I have to wire for my sub before all the drywall is up. I need to know the best placement for my sub. Right now I have it located behind the Lazy-Boy. Would it be better to have it up front by the screen?
Each and every room is different. I suggest you place connections up front, sides, rear. With that you can move the sub around for the best placement and have a clean look without long cables on the floor.
I did, 2 front, 2 on each side, 2 rear. I have all the options possible.
I love where you have it.....thats where I'd put it!!!
Behind that blue chair with the sub firing towards the front wall, and try it with the sub firing in the direction behind the couch. You'll be able to tell which direction is better......I'd even tuck it MORE in that corner too.....like 3inches from the back and side wall...
This option is also much closer to where you are sitting, so the bass effect (shaking) will be better and I myself prefer that type of effect!!
I think so. When I bought my Carver Sunfire a few years ago, I tried a variety of places. Then I looked in the manual
and it said to put it in one of the front corners. Bingo, that was clearly the best place. More recently I got an SVS PB12-Ultra/2 subwoofer and noticed that its manual also said a front corner is best. By then I didn't even need to experiment. I put it there and it's even more fabulous than the Sunfire.
That said, a front corner is clearly the loudest location, but it won't be the flattest unless you have a fair number of bass traps. Loud works for me
but I also have 40 traps in my living room home theater and they reduce the problems (peaks, ringing) you get with corner placement.
The only way to know for sure which place is best is to measure the response. But you need to measure to a high resolution such as 1 Hz intervals. This can be time consuming because moving the sub even an inch or two can make a real difference. So you end up measuring, moving, measuring, moving, and so forth for the better part of an evening.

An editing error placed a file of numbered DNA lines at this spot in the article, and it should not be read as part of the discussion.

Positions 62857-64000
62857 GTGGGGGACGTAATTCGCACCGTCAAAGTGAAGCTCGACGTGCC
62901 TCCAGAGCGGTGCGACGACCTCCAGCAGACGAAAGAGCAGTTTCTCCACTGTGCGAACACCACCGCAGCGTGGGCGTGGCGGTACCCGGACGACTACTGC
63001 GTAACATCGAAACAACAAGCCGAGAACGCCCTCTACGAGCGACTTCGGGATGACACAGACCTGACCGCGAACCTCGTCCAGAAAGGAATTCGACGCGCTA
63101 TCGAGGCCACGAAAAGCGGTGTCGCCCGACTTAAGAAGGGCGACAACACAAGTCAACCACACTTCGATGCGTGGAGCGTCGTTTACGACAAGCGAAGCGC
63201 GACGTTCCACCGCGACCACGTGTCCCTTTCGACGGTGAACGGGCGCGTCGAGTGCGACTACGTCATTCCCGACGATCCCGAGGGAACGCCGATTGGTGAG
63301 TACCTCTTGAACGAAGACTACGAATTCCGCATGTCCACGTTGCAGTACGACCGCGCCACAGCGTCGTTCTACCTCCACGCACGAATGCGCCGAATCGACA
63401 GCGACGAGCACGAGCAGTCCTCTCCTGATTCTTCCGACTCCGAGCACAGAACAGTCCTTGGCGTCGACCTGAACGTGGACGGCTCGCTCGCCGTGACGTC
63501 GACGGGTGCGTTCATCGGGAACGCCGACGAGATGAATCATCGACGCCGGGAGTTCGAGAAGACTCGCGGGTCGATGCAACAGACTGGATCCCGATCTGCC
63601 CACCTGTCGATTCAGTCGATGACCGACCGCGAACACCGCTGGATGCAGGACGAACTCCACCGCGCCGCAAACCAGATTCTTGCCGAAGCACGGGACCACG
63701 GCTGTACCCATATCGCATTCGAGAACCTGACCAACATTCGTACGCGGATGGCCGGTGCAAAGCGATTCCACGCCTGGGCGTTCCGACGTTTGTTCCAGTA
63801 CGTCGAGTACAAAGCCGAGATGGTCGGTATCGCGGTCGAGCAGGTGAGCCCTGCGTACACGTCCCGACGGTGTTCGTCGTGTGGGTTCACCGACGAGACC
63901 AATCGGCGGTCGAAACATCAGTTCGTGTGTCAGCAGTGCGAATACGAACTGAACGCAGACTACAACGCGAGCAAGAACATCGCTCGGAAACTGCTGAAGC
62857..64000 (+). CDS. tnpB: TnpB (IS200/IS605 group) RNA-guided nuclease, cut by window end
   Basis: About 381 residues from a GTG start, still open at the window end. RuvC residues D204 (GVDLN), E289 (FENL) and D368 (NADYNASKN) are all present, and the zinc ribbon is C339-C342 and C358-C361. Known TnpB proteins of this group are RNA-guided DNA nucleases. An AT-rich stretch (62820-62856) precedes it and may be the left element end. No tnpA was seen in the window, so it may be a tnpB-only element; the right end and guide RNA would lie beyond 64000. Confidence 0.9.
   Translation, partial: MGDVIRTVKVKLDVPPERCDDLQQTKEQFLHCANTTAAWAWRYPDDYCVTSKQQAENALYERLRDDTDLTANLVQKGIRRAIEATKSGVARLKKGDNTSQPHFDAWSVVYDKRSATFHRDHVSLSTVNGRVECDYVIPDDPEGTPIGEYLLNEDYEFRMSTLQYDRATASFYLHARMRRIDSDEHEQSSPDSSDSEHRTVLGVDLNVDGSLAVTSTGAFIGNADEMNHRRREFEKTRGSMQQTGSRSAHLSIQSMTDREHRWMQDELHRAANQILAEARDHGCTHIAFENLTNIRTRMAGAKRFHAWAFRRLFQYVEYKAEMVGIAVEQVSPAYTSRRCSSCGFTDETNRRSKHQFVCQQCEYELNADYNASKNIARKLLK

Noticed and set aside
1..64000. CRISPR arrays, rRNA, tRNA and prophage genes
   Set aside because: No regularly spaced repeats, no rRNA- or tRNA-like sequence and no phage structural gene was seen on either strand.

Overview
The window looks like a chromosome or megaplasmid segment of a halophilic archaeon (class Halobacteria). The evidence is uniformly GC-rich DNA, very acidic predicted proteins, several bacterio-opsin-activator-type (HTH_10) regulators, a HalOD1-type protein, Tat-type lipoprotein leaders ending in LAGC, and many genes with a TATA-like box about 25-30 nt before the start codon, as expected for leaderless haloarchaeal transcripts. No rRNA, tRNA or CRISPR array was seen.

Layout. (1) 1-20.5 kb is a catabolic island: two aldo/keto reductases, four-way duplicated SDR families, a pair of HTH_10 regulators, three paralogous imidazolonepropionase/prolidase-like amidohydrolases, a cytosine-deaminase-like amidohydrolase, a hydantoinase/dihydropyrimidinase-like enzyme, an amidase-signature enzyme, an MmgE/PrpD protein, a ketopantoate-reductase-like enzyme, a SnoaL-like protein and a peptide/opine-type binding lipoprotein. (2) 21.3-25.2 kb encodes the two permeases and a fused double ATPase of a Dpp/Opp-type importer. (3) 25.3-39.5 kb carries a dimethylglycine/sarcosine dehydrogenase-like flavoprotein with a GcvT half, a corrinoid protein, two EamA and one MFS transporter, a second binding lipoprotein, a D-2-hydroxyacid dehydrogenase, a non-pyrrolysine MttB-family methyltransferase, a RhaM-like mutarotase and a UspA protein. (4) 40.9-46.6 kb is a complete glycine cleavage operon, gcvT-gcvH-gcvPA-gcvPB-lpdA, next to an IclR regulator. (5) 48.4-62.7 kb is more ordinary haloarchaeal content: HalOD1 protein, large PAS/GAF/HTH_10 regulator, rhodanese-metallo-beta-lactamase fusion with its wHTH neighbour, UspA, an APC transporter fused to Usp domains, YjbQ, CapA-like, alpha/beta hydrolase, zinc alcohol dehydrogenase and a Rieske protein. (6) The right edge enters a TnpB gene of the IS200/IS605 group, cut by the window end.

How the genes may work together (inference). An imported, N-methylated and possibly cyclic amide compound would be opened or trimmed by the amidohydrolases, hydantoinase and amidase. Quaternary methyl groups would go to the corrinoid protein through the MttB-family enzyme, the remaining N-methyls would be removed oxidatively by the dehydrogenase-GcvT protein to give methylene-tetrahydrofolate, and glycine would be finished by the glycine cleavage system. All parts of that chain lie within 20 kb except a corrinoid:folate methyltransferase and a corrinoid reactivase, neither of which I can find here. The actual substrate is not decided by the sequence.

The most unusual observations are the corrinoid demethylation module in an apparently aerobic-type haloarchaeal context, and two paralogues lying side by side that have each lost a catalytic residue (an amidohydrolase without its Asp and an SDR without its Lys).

One useful method is to put the subwoofer at the listening position on a chair, then play some bass-heavy music and crawl around on the floor listening for where the bass is the most even. Once you find the best place by ear, put the subwoofer there. One problem with this is the key of the music affects what you hear. If the music has tones that align with the room's modes, then this method can work pretty well. But if the music is in a key that doesn't excite the room modes, then other music that does excite the modes may sound unbalanced. One solution is to use pink noise instead of music. But again, the only way to know for sure where the low frequency response is flattest is to measure.
A forum community dedicated to home theater owners and enthusiasts. Come join the discussion about home audio/video, TVs, projectors, screens, receivers, speakers, projects, DIY’s, product reviews, accessories, classifieds, and more!